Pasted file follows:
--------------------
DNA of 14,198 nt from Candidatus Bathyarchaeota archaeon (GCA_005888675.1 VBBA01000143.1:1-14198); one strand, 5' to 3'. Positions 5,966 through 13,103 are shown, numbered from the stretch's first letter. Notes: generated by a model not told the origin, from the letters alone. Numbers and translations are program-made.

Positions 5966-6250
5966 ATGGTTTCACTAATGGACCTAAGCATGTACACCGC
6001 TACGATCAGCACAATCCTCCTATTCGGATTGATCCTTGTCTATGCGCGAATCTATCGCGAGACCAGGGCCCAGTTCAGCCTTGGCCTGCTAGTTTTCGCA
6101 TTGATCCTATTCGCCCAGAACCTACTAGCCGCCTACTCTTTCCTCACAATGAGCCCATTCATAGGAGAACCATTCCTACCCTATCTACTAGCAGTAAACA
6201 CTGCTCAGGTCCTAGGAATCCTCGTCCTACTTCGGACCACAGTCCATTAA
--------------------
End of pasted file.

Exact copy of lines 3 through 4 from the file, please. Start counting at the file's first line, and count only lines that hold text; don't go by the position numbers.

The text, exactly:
5966 ATGGTTTCACTAATGGACCTAAGCATGTACACCGC
6001 TACGATCAGCACAATCCTCCTATTCGGATTGATCCTTGTCTATGCGCGAATCTATCGCGAGACCAGGGCCCAGTTCAGCCTTGGCCTGCTAGTTTTCGCA